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Heart Transplant Fatalities at Houston Hospital Spark Concern

A Houston medical malpractice attorney responds to the recent news investigation

Texas medical malpractice attorneysHOUSTON – The survival rate among heart transplant recipients at Houston’s Baylor St. Luke’s Medical Center is below the national average, according to a recent in-depth news investigation. The investigation also highlights several disturbing cases which never should have happened and raise concerns about possible medical malpractice at the legendary hospital revered for its pioneering heart transplant research.

The Houston Chronicle and ProPublica conducted the in-depth investigation of Baylor St. Luke’s Medical Center’s heart transplant program. According to their investigation, St. Luke’s heart transplant survival rate for patients who lived at least one year and received a transplanted heart between the summer of 2014 and the end of 2016 was 85 percent. The national survival rate during the same period was 91.4 percent. In other words, nearly twice as many St. Luke’s patients died compared to the national average.

Another notable statistic: hospital stays for heart transplant patients at Baylor St. Luke’s Medical Center were significantly longer compared to other hospitals nationwide, “a sign of slow recovery or possible complications,” the news article notes. The average hospital stay at St. Luke’s was 27 days, compared to 16 days nationally.

As a result, the federal Centers for Medicare and Medicaid Services threatened in January to cut off Medicare funding to the hospital starting this August due to “its significantly worse-than-expected outcomes,” ProPublica and the Houston Chronicle reported. The program has since submitted a correction plan and avoided losing federal funds. But concerns remain.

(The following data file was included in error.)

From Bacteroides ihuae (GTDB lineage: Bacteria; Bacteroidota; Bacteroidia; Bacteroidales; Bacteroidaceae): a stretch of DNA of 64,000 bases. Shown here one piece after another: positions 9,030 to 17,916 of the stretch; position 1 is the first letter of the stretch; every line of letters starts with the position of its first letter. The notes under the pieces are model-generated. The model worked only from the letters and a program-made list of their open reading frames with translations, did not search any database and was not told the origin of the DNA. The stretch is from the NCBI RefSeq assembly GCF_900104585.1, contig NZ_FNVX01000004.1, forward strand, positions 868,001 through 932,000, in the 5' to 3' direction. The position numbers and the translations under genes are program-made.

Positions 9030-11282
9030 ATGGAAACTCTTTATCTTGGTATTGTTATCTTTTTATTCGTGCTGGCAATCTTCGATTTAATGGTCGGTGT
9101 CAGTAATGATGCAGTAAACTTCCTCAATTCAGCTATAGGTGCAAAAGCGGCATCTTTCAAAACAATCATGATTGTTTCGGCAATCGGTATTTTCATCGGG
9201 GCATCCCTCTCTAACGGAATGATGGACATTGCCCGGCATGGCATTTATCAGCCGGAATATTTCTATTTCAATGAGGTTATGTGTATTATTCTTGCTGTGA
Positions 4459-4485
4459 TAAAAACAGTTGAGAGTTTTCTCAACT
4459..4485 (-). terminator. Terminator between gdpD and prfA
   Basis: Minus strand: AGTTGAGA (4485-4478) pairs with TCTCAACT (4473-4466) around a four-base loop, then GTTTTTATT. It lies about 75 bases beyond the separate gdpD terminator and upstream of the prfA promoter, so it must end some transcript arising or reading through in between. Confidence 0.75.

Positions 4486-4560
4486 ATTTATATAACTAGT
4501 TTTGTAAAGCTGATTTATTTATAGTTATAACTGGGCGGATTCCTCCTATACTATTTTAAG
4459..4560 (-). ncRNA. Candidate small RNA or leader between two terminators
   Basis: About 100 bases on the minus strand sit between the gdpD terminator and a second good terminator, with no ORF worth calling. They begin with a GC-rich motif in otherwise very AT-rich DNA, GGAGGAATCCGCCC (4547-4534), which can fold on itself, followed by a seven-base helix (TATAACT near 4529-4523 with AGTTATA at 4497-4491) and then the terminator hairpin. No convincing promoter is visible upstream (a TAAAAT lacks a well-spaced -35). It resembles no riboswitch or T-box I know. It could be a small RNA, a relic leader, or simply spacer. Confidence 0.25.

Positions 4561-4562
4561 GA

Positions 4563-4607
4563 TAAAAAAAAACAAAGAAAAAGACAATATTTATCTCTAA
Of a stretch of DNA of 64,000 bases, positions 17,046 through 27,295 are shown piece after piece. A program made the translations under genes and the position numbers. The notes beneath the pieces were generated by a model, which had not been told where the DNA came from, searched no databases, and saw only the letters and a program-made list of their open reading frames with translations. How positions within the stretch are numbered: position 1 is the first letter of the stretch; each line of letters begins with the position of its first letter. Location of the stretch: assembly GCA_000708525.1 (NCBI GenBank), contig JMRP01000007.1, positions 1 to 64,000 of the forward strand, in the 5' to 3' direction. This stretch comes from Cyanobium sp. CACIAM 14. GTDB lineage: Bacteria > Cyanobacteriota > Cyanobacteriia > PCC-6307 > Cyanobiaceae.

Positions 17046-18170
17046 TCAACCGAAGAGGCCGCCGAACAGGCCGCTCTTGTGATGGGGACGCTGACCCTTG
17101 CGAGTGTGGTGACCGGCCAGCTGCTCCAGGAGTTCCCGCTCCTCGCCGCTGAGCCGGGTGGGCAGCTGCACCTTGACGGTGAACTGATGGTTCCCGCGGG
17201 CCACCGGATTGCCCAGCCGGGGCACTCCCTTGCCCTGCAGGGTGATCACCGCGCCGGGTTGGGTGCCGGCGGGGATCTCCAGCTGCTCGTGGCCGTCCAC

Legacy tarnished

Baylor St. Luke’s Hospital has a history of performing groundbreaking heart transplant surgeries. The first successful heart transplant in the United States was performed in the hospital in 1968 by Dr. Denton Cooley, according to his obituary in The New York Times in 2016. Cooley also performed the first artificial heart transplant at Baylor St. Luke’s Hospital in 1969.

Baylor St. Luke’s Hospital was also where another groundbreaking heart surgeon, Dr. Michael E. DeBakey, worked for decades. Dr. DeBakey performed some of the first successful heart transplant surgeries, according to his obituary in The New York Times in 2008.

Decades later, recent problems at Baylor St. Luke’s Hospital prompted some hospital officials to steer patients towards other hospitals, according to the ProPublica, Houston Chronicle article. “I told a couple of the patients [whom] I just loved that, ‘I want you to go to other institutions. I don’t feel good about our program.’ That’s true. And that’s a terrible thing,” said Dr. Deborah Meyers, the medical director of the heart failure program at St. Luke’s until early 2017.

Alarming injuries

Many of the concerns raised by patients and their families interviewed for the ProPublica, Houston Chronicle article focus on heart surgeries performed by lead surgeon Dr. Jeffrey Morgan. The in-depth article in particular begins with an anonymous letter sent in March 2017 to Judy Kveton, whose husband died due to a failed heart transplant two months earlier.

The anonymous letter stated that despite Baylor St. Luke’s Medical Center’s storied history when it comes to heart transplants, the program now has “some of the worst heart transplant outcomes in the country.” The article stated that “other physicians had specifically voiced concerns about Morgan,” according to the anonymous letter.

The article also details other complaints by other family members of people who died or experienced severe medical problems as a result of heart surgeries performed by Morgan. These include Lazerick Eskridge, who underwent a heart transplant in 2017, suffered kidney failure and multiple infections and lost 70 pounds in three months in the hospital. Another doctor told the Eskridges that Lazerick’s medical problems may be due to mistakes made by Morgan in the operating room, including stitching up a major vein connected to the heart, “effectively pinching the vessel shut and causing blood to back up in Lazerick’s head.”

Demanding justice

Patients enter medical facilities, particularly well-known facilities such as St. Luke’s, expecting high-quality care. While positive outcomes can never be guaranteed, especially in the case of complex, high-risk procedures such as heart surgery, doctors are expected to follow established medical standards of care when performing those procedures.

That’s why it’s critical for patients and their families who suspect medical negligence to contact an experienced attorney, who can conduct a thorough, independent investigation to determine whether their rights were violated and, if so, hold the hospital accountable.

Sean Tracey the is managing partner at Tracey & Fox, a Texas law firm that handles cases involving medical malpractice and serious injuries.

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